A Day For Grace with Doug Vincent and Sam Llanas
This weekend the Next Act Theatre space on South Water Street plays host to a soulful and heartfelt autobiographical story. Storyteller Doug Vincent is joined by locally-born Sam Llanas (formerly of the BoDeans) in a fusion of music and spoken word. A Day For Grace finds Vincent telling stories of his father, his personal journey to fatherhood and the birth of his daughter Grace just a few years ago.
The show opens with a couple of songs from Llanas. "A Good Day to Die," is a sweetly haunting song that was inspired by the suicide of Llanas' brother Thomas when he was only a kid. Llanas sings with a passion that embraces the silence around his voice. It tells its own story in a very moving way before Vincent is welcomed to the stage.
Doug Vincent is a soft-spoken gentleman who has a tone and stage presence that matches Llanas' quite well. Any storyteller would benefit from back-up acoustic guitar by Llanas, but the original work that Llanas wrote to accompany Vincent's spoken word acts as a musical score that amplifies the emotional impact of quite a few moments.
Vincent introduces himself in a nonlinear narrative. At one point he was about to become a father. He talks about playing with his daughter and his wife. There is love between the three of them. But he'd been nervous leading-in to fatherhood. Like any of us with kids, he didn't want to be a bad father.
Vincent talks about his first time playing the role of father to a group of people suffering from autism. "My people," he says gently pounding his chest. (It is estimated that about 1 in 88 of the children born in 2000 have autism.) Autism is not an easy thing to cover onstage. Vincent speaks with a deep and deeply earnest respect for the people he worked with. This is so rarely achieved in dramatic presentations. It helps.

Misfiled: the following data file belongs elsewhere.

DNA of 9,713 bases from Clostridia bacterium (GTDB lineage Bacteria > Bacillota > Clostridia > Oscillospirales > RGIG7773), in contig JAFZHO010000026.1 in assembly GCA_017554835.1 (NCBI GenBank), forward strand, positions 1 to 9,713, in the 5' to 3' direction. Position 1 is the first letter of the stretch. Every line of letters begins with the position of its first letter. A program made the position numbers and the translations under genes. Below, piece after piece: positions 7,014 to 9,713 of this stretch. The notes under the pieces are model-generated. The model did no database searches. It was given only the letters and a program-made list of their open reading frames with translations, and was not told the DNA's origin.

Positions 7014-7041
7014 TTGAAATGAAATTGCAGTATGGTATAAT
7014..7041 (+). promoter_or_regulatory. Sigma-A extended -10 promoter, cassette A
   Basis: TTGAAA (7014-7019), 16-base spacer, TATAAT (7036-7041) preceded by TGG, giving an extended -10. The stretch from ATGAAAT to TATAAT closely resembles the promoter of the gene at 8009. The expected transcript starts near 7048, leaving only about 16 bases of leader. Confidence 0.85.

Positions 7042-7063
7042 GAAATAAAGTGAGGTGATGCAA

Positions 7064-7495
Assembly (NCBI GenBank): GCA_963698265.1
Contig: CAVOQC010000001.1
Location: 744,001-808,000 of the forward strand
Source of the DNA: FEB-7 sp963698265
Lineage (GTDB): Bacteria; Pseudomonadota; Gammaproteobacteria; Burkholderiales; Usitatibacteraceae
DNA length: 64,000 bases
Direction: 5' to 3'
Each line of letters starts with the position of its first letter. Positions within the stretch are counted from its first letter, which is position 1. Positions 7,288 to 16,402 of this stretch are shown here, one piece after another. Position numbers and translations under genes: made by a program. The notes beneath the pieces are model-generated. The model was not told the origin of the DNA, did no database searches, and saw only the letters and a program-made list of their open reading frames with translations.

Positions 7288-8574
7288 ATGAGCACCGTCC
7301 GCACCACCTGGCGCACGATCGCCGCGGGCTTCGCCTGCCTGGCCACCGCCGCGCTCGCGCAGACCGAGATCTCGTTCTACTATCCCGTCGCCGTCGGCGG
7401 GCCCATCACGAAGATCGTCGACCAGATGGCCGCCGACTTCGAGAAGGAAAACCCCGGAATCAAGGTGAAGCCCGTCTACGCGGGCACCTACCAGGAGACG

Vincent also has a deep respect for his father, who shared a love of baseball with him. Vincent played little league. His father was there for every game. (Last year 2 million kids played little league in the US.) There was something deeper there, though. His father held a deeper darkness that Vincent touches on in a lot of interesting ways . . . with the kind of autobiographical complexity that perhaps only adult children can truly delve into regarding their parents.
Vincent's father's darkness had an intimate relationship with the alcohol he used as medicine. (According to the National Institutes of Health, 15% of the people living in the U.S. are considered "problem drinkers.") Vincent delivers an interesting rendering of his understanding of his father's alcoholism from youth to adulthood that shows nuance and subtlety.
Of course, as an understanding of the alcoholism intensifies in Vincent's narrative, so too does his father's alcoholism, culminating in the suicide that marks the one major tragedy in the narrative. (tens of thousands of people die by suicide every year in the U.S.) That suicide is at the heart of the narrative, balanced as it is by the birth of Vincent's daughter grace. It's a bittersweet dichotomy that reaches a really satisfying conclusion.
Autism. Alcoholism. Suicide. Vincent is talking about things that effect kind of a vast portion of the population in any given year. Doug Vincent is only one person. These stories might have come across as somewhat tragically mundane, but Vincent's monologue acknowledges the realities of these things feels remarkably crisp and fresh.
The lighting scheme is very simple. Shadows are drawn around light. There's a special kind of silence between the words and the vibration of the strings in Llanas' guitar here. It's a really moving kind of silence that's difficult to describe. Whatever it is, it's the most memorable kind of silence I've experienced in a theatre in the past several years. It's a warm, deeply human kind of silence. And we're all there for it.